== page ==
Having taught English in school contexts, literacy is front and centre in my advocacy as THE most important aspect of schooling. I argue vehemently that without literacy across the curriculum, then all other subjects are impossible. For instance, the study of mathematics would be impossible without an ability to read problems and comprehend what the task is asking of a student. If literacy is ignored in science, where there are quite specific understandings to be taught, then students are being let down in achieving to the best of their ability in science. Beyond this, there is certainly a case for the argument that science literacy is quite specific to the science curriculum and it would be difficult for a teacher that is not science trained to be able to effectively teach these specific literacies. This reasoning naturally extends to all specialist subject areas across schooling and it is this precise reasoning that justifies a whole school approach to literacy development and mastery. As a teacher of English, I feel strongly that literacy should be taught across the curriculum and take a whole school focus and not be assumed as the responsibility of English teachers alone.
However, information literacy was never on my radar as a teacher in schools. I have been aware of the process of research and resource based learning but the understanding of information literacy was always a bit hazy. Following is an excerpt from one my of my posts this week on my university forum with regard to these ideas;
As a teacher, I don’t think I ever paid too much attention to the information literacy ideas beyond a skill set. Yes, I tried to work with the ideas in my tasks set but not to the extent that I now realise I could have focused.
Like Langford (1998) points out with regards to information literacy and its lack of prominence in schools, information literacy was not on my radar. I had not even considered the term information literacy prior to this subject and if you asked me six months ago I probably would have related it to IT skills. ISP and other terminology that I had come across were somewhat disconnected and purely viewed as skillsets to introduce and pass on to students. Now I realise it was not effective enough. However, I considered the other literacy ideas such as visual, media, critical, social, cultural and other literacies. I was definitely concerned with literacy but the ideas were certainly disjointed.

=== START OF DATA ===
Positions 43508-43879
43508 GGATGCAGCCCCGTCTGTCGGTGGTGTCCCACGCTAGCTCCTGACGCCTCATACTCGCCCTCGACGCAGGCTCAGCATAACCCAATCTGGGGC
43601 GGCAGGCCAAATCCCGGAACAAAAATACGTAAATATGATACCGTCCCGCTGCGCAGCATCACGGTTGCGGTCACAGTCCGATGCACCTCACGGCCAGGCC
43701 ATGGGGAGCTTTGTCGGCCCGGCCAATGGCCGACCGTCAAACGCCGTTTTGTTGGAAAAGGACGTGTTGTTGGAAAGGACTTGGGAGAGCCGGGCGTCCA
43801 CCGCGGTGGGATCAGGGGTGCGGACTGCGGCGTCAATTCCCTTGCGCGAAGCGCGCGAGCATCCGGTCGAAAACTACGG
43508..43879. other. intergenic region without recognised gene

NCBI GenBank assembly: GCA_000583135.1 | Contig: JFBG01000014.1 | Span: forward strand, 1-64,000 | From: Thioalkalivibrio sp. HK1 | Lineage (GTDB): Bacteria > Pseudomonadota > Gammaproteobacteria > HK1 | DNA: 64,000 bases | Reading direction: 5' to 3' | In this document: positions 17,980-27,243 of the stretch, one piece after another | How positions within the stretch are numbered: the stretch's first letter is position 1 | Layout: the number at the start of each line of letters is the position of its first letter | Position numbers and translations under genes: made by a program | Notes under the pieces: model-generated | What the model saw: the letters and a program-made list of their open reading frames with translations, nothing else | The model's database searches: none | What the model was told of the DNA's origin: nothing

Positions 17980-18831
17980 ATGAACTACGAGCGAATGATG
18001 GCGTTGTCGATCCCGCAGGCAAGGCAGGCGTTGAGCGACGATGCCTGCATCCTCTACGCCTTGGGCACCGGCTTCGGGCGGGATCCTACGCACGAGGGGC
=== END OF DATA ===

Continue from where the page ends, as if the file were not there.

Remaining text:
At this point in my investigation, I ask myself why? I realise like most things I have already discovered, all things library have somehow been separated; or not integrated well enough into the whole school approach.
In terms of literacy, I now feel if you have literacy to do with information; that is how to define what you need to know, locate information, evaluate information, decide if it is relevant, and then make choices about relevance to your purpose, leading to what you will create and finally reflect on the process, then this literacy will help with all the other literacies.
Somehow it is still not clear enough and I am still working on my position, but if we are all (predominantly) relying on the super information highway for our information, then surely we all need to be educated in how to deal with this information and ensure that the information we are dealing with is the best information it could possibly be. Who better to provide this information or learning than the expert, that is the teacher librarian.
In my learning, I have discovered that this hazy understanding and application of information literacy is not too uncommon across the teaching profession. It appears to be one of the great challenges that need to be addressed along with the challenge of integrating information literacy across schooling.
In our information rich world, the cartoon below sums up experiences as teachers we may have come across. It is a humorous presentation but adds the complexity of Web 2.0 challenges.
Langford, L. (1998), Information literacy: a clarification, accessed at http://www.fno.org/sept98/clarify.html